The TV Licence fee is rising again this year in accordance with the government’s plan first announced in 2016, which outlined that the payment would rise in line with inflation until 2022.
That means that anyone buying or renewing a licence after 1st April 2021 will pay the new fee, £159, which is an increase from the previously set level of £157.50.
People who are paying for their current licence in instalments and those who buy a new licence before 1st April 2021 will continue receiving the lower price until the time comes for them to renew.
The licence fee equates to 43p per day and funds the BBC’s varied services including nine national TV channels, regional programming, BBC iPlayer, BBC News, 10 national radio stations, 40 local radio stations and the BBC Sounds app.
How much is over 75 TV Licence?
Last year, the controversial news broke that most people over the age of 75 will have to start paying for their TV Licence, as the BBC cannot afford to fund the government scheme any longer.
The £745 million price tag attached to the free licence policy would have resulted in the closures of BBC Two, BBC Four, the BBC News Channel, BBC Scotland, Radio 5 Live and several local radio stations.
As a result, most over-75s will now need to pay the full licence fee, which will come at a cost of £159 from 1st April 2021, however there are opportunities to apply for discounts and free licences.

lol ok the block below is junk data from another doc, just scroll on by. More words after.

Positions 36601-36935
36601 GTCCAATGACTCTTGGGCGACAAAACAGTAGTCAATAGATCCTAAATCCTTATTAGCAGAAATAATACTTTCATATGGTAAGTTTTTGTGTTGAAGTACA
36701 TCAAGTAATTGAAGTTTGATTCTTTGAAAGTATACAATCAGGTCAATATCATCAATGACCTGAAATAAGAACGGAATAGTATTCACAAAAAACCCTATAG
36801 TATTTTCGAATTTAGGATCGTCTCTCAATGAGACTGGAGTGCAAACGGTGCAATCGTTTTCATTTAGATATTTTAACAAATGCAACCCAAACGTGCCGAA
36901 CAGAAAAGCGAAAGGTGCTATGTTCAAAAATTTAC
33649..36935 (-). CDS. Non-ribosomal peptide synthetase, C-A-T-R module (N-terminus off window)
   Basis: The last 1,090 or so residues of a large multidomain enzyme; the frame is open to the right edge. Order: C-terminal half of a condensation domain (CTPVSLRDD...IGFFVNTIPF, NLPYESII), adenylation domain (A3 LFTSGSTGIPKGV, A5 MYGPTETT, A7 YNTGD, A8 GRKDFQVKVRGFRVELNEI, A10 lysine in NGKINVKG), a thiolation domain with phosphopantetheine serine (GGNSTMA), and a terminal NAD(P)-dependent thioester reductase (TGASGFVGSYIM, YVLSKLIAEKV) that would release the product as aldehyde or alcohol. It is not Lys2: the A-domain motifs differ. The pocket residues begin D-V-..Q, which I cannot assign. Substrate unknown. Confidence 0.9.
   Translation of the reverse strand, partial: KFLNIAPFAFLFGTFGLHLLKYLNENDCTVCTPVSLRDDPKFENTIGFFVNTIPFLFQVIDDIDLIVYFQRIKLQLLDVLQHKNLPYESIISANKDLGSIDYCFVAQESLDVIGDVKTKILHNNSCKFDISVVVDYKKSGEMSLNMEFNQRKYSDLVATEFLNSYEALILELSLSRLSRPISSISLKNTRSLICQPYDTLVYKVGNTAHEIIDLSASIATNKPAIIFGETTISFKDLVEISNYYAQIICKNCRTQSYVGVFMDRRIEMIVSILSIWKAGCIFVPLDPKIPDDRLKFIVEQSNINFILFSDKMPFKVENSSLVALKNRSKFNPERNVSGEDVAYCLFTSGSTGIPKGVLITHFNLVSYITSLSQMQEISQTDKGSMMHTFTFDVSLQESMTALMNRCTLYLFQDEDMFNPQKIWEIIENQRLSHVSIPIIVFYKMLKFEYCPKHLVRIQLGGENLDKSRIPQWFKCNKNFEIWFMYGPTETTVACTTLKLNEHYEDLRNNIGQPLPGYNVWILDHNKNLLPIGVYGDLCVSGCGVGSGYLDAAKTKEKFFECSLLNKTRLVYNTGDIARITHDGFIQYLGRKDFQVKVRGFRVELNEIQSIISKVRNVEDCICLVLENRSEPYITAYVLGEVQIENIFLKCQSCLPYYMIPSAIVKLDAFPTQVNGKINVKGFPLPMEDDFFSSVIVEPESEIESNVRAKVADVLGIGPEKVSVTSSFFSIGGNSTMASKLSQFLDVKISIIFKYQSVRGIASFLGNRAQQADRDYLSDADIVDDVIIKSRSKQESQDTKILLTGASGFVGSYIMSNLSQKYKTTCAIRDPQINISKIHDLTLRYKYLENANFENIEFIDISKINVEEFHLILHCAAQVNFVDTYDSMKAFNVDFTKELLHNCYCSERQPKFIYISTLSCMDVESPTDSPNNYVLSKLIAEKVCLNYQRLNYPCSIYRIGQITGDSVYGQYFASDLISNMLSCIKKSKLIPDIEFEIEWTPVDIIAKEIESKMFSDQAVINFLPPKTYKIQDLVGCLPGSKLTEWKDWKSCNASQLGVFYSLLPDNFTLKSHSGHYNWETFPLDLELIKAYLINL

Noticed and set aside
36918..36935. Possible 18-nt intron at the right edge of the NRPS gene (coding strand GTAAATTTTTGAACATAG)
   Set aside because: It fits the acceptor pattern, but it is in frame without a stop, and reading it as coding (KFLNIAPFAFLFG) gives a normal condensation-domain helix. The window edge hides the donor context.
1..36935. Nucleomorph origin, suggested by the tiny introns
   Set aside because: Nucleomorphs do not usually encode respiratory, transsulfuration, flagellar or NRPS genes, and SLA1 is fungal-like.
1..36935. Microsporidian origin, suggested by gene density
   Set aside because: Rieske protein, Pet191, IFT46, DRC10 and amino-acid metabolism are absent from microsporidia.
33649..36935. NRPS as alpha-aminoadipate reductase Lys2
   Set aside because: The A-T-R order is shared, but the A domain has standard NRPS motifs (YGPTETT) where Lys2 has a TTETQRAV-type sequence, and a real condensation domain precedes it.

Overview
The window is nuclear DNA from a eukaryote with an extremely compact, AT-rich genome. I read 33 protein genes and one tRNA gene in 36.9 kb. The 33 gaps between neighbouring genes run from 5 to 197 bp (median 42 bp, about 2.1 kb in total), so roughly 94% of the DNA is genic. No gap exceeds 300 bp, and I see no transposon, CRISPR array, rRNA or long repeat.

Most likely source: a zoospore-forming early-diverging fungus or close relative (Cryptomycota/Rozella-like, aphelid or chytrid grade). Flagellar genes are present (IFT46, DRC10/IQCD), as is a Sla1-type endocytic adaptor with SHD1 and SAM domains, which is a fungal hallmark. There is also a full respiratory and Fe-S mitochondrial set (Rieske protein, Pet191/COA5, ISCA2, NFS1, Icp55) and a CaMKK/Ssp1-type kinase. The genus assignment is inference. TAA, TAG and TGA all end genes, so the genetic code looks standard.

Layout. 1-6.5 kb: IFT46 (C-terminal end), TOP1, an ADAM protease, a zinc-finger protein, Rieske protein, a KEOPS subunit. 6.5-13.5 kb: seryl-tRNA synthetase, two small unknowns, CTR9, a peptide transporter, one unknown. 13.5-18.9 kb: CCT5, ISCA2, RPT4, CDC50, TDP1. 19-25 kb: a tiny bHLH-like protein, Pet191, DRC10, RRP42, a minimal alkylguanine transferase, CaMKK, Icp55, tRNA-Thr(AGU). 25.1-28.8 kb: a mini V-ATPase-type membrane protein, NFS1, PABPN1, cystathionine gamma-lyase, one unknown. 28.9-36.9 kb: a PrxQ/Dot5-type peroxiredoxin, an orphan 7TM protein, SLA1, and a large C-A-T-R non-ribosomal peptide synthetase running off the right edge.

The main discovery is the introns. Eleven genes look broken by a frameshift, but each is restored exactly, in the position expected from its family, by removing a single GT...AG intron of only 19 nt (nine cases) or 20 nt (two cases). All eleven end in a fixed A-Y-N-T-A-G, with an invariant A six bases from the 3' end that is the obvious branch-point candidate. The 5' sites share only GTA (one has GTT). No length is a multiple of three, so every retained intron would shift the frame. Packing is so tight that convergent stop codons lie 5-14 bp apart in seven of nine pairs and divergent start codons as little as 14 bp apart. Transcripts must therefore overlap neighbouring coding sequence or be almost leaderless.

Who qualifies for a free TV Licence?
If you are aged 75 or over and receiving Pension Credit, you are eligible to apply for a free TV Licence, but these will no longer be assigned automatically.
The Pension Credit can be in the name of the licence holder themselves or in the name of their partner, so long as they are living at the same address.
Chairman Sir David Clementi clarified in a statement that the corporation does not have final say on who can be awarded a free licence: “Critically, it is not the BBC making that judgement about poverty. It is the government who sets and controls that measure.”
For an application form, call TV licensing on 0300 790 6117 or visit their website.
TV Licence discounts
People who are registered as blind or living with a severe sight impairment can claim a 50 per cent discount on their TV licence, but official documentation will be required as proof of the condition.
This can include a CVI (Certificate of Visual Impairment), BD8 Certificate, or a certificate issued by a Local Authority or Ophthalmologist.
An Accommodation for Residential Care (ARC) licence is charged at just £7.50 and may be an option if you live in a residential care home, supported housing or sheltered accommodation.
Retirees applying for an ARC licence must be 60 years old or over and working no more than 15 hours per week, while the concession is also available to those living with serious disability (see the TV Licensing website for full criteria).
What TV can I watch without a Licence?
You cannot watch live television from any broadcaster in the UK without a TV licence, no matter whether you are watching on a television set or other device.
Likewise, a TV licence is required to watch or download BBC programmes from the iPlayer online service.
However, you do not need a licence if you are only watching on-demand or catch-up on other, non-BBC services.
Looking for something to watch? Check out our TV Guide to see what’s on tonight.